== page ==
Patents, Property, and Prospectivity
60 Pages Posted: 20 Mar 2018 Last revised: 13 Jun 2019
Date Written: March 15, 2018
When judges change the legal rules governing patents, those rule changes are always retroactive. That is, they apply equally to patents that have already been granted and patents that do not yet exist. There are benefits to making a rule retroactive, particularly if the new rule is an improvement over what preceded it. But there are costs as well. Retroactive rule changes upset reliance interests. This can be particularly harmful when those reliance interests involve rights or entitlements that form the basis for substantial financial investment, as is often the case with patents. What is more, judges are aware that their decisions can do violence to existing reliance interests. This makes judges wary of changing patent rules in the first place, which can lead to the law becoming stultified. Reducing the rate of legal change is not an adequate solution. Neither is takings law, which is commonly applied to solve similar problems that arise in the context of real property but is a poor fit for intellectual property. Rather, to ameliorate the reliance concerns generated by legal change, federal judges should be afforded the latitude to make their rulings purely prospective. And patent judges should exercise this discretion in the many cases where forward-looking change is called for, but backwards-looking change will do more harm than good.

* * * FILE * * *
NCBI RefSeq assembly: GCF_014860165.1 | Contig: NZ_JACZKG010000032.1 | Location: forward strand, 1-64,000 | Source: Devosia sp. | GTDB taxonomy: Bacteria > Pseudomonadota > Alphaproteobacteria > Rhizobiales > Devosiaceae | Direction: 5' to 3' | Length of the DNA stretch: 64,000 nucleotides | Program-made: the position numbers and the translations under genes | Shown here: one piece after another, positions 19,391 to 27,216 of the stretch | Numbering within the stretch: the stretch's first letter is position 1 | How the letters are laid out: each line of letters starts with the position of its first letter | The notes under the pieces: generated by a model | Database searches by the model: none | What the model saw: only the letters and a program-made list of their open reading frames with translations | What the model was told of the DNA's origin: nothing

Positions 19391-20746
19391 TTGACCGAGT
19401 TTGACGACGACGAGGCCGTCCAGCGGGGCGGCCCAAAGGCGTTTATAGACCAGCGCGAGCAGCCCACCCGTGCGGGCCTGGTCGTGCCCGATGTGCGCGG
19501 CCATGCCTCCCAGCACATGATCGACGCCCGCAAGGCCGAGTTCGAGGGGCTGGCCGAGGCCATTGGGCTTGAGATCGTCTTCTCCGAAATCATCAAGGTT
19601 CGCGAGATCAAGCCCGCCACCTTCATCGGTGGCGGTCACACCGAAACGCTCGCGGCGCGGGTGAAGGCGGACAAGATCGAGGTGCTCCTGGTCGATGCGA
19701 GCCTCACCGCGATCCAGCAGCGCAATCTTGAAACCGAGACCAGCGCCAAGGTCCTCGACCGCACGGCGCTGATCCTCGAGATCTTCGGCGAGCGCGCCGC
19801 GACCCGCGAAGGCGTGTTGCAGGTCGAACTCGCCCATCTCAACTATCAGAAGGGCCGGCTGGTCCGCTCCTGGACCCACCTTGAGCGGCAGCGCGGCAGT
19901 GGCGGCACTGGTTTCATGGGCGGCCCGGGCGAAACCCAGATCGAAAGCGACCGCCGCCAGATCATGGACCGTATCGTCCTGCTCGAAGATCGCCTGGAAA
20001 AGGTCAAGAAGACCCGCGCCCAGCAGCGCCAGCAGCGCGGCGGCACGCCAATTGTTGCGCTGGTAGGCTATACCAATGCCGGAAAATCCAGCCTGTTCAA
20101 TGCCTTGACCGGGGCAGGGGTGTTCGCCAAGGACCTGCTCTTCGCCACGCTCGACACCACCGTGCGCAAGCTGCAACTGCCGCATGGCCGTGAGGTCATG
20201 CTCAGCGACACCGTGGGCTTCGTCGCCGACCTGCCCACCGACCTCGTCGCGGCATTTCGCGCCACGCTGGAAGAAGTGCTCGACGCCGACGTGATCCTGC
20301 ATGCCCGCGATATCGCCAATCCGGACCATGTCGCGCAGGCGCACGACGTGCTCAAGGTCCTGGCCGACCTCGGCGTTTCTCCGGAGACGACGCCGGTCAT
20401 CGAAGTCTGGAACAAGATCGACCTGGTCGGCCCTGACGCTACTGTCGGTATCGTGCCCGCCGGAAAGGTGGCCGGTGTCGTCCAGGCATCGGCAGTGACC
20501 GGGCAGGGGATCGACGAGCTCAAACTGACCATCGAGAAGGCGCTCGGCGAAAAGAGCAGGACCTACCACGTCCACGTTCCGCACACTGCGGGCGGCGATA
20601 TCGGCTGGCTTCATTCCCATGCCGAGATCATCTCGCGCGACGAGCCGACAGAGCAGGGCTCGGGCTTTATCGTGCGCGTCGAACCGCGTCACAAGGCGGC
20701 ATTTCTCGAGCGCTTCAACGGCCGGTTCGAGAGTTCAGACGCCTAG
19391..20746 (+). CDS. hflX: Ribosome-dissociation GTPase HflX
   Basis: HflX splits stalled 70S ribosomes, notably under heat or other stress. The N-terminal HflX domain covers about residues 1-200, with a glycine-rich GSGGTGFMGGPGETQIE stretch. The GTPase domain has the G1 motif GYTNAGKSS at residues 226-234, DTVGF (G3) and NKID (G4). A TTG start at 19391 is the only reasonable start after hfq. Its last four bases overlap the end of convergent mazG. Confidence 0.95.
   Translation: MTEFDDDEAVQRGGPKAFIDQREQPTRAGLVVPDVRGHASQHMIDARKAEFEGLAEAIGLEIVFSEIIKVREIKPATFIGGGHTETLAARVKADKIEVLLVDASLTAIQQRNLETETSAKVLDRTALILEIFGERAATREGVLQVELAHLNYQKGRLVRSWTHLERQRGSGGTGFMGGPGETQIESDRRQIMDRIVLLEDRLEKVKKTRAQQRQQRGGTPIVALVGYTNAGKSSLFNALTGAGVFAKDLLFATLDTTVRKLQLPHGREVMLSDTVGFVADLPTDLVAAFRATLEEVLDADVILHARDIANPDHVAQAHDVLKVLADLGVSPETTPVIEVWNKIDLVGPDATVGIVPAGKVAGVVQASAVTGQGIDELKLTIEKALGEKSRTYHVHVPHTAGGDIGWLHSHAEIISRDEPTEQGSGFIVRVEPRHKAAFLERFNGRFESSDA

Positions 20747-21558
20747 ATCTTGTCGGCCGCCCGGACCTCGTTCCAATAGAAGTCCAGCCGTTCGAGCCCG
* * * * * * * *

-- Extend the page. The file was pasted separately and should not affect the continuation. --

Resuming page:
Keywords: patents, retroactive, prospective, habeas, grandfathering, federal circuit, reliance interests, investment, retroactivity, prospectivity, teague
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